LILIEMA’s information was rated as reliable and trustworthy. Participants receive their information from different sources (TV, Radio, LILIEMA posters/brochures, newspaper, family and friends). The radio was rated as the most trustworthy medium (72.2%), followed by TV (46.6%) and the LILIEMA campaign (35.1%). Newspapers were only regarded as a trustworthy news source by 12.6% of the participants. In villages without electricity where TV is inaccessible, LILIEMA comes in second position as a reliable information provider, immediately after the radio. But differently to ephemeral radio broadcasts, our posters are visible permanently and our brochures can be kept for reference.

The multilingual information on the campaign materials was accessible to readers. Out of the 632 participants who stated that they have read the posters, 93.4% said that they fully understood the information, 4.6% partly understood it and only 2.1% were unable to understand it.

It made a difference that we used larger languages of wider communication and smaller, village-based languages: none of the survey participants read the information in one language only, all of them read at least two languages. The languages most accessed overall were national and regional languages of wider communication. But these languages were followed closely by languages with very low speaker numbers (around 1,000-5,000). These languages are the nominal languages of the villages involved, and they hold great importance for local identities. This result illustrates the importance of including locally confined languages.

The responses also show that the LILIEMA method of disseminating information reached its goal: for 99.7% of respondents the LILIEMA Covid-19 campaign definitely increased their knowledge of Covid-19  97.4% of the participants supported the idea of accessing this information multilingually instead of in one language only.

In addition to the quantitative survey, our LILIEMA supervisors conducted longer semi-structured interviews with 8 participants who were persons of authority in some of the villages where we distributed the multilingual Covid-19 information.

Their responses confirm the findings from the quantitative survey. Not only do respondents state that they received the information; the fact that these messages were created by local LILIEMA members and written in local languages increased their authority and contributed to creating a shared sense of responsibility:

“I trust [the information on the materials] because I’ve learnt about it on TVE, but I also trust the posters, because they have taught people a lot. LILIEMA, they are our relatives who are here, I trust them.”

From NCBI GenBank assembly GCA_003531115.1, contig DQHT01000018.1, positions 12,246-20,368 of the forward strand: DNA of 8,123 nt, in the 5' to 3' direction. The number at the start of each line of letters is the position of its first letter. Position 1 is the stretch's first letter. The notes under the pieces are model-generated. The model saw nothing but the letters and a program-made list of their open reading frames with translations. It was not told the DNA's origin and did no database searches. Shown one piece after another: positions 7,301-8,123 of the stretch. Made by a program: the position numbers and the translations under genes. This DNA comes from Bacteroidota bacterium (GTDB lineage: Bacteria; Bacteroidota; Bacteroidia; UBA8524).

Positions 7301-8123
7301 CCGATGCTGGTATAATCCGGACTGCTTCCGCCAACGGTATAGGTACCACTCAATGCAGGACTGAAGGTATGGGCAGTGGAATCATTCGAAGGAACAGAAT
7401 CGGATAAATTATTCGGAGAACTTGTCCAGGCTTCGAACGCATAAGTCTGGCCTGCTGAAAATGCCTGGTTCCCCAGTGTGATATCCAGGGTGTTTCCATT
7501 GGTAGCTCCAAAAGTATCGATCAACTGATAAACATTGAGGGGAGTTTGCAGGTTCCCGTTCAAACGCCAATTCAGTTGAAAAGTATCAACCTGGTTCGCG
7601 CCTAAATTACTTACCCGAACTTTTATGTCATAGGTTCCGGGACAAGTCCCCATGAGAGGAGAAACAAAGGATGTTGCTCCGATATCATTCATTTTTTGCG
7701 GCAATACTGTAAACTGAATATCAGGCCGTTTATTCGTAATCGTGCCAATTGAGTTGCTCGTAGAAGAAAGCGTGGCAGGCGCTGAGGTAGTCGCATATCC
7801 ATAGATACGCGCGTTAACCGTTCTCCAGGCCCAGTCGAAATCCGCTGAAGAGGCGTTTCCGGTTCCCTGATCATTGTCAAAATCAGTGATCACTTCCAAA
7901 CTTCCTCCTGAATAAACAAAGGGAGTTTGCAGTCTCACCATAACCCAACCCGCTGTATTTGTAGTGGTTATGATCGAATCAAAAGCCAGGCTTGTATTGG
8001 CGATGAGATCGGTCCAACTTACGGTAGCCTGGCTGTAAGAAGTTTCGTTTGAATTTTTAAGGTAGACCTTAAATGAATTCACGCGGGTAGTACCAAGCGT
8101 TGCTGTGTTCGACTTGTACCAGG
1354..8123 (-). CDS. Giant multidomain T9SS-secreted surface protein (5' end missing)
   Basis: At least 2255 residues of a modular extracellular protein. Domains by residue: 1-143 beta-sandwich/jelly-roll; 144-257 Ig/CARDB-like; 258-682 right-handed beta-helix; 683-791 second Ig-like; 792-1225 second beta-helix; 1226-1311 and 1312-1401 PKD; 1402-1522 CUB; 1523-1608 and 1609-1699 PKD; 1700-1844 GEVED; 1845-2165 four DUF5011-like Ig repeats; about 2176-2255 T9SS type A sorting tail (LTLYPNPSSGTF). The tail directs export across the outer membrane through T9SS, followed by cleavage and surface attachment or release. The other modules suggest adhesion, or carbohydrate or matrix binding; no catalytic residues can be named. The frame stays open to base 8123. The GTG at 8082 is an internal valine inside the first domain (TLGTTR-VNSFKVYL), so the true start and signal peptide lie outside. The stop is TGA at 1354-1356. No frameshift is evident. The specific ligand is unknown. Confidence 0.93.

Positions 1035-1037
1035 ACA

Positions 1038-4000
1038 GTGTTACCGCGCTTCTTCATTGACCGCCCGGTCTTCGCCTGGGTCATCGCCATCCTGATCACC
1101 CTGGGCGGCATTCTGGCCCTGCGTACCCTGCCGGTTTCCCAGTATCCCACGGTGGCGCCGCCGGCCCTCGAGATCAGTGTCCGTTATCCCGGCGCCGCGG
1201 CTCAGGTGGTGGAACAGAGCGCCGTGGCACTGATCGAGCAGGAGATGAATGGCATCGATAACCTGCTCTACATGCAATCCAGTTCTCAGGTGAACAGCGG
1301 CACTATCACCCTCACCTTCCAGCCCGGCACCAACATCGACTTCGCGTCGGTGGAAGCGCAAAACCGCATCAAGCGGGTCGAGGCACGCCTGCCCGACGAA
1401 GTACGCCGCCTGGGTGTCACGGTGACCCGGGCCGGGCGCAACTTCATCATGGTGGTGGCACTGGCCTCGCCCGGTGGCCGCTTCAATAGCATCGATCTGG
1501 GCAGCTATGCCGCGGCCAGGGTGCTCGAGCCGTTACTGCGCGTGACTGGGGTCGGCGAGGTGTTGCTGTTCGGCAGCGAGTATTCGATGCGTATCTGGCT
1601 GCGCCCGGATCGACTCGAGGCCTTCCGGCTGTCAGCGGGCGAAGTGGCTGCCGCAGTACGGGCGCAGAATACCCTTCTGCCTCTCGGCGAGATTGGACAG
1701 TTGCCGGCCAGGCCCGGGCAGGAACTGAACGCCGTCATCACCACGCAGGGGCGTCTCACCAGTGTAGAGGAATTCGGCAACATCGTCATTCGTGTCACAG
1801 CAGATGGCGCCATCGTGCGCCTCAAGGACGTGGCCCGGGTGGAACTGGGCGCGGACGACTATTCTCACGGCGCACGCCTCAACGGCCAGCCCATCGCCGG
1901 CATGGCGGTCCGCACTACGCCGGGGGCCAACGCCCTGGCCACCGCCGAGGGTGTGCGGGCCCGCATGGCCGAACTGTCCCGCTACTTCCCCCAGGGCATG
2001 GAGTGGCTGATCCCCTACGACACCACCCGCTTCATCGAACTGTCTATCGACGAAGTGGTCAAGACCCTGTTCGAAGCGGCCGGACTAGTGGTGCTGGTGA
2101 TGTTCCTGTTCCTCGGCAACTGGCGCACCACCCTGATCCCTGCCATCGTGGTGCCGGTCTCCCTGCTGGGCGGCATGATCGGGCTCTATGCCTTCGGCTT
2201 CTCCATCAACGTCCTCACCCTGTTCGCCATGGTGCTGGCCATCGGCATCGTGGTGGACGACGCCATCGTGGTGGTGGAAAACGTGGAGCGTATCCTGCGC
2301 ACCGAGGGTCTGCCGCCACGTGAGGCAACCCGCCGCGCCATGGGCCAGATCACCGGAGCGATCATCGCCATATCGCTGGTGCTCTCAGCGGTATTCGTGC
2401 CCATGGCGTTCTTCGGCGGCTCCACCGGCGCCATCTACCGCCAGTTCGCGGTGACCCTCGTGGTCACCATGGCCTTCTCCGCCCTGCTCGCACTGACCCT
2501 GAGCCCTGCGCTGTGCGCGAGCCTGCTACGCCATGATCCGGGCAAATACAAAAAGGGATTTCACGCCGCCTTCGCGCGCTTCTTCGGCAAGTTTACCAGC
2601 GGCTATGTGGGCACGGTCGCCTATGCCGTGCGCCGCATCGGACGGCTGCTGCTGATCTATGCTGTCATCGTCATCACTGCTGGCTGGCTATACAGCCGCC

Respondents also stressed the positive impact of the LILIEMA campaign regarding social distancing and other protective measures.

“The behaviours have changed, have really changed. People became quasi-immobile at a certain moment, everybody stayed in their corner, even if you show up at your friends’, they will tell you “Haha, now is not the moment to be together, respect the 1m distance.” Sometimes when you arrive people will tell you” He, have you not seen the poster that has been put up over there? Have a look at how the people [on the poster] are seated. It’s become a reference, people will tell you in Manding “Taa affichoo juube” (Go and look at the poster), it attracts attention because everybody who passes will look at it.”

Another issue emphasised by interviewees is the reliability of the information we shared. Because radio, TV and written government messages are inaccessible for lack of electricity or linguistic access to many, much information circulates on social media, where fake news abound. One respondent highlights the trustworthiness of LILIEMA as opposed to these media:

“These posters really help us take preventive measures. […] The posters say we should protect ourselves, that’s what we should take from them and that’s what I’ve shared with my family. All the things said on WhatsApp and all the others, I don’t take that into consideration, and neither does my family”

For the LILIEMA teachers and trainers, another positive effect of the Covid-19 campaign is the awareness it created for LILIEMA courses. Of course, the posters and brochures were also noticed by readers who had not taken part in LILIEMA classes and raised considerable interest in them, including the wish to be able to participate in future classes (see here).

The endorsement by local authorities and organisations and the interest of NGOs in the wider region confirm the importance and positive impact of the Covid-19 information campaign. The fact that we had invested in sustainable multilingual literacy prior to a major health crisis, taking local knowledge seriously and working with local experts, enabled us to rapidly disseminate critical information in a format that was trusted and could be understood (see here).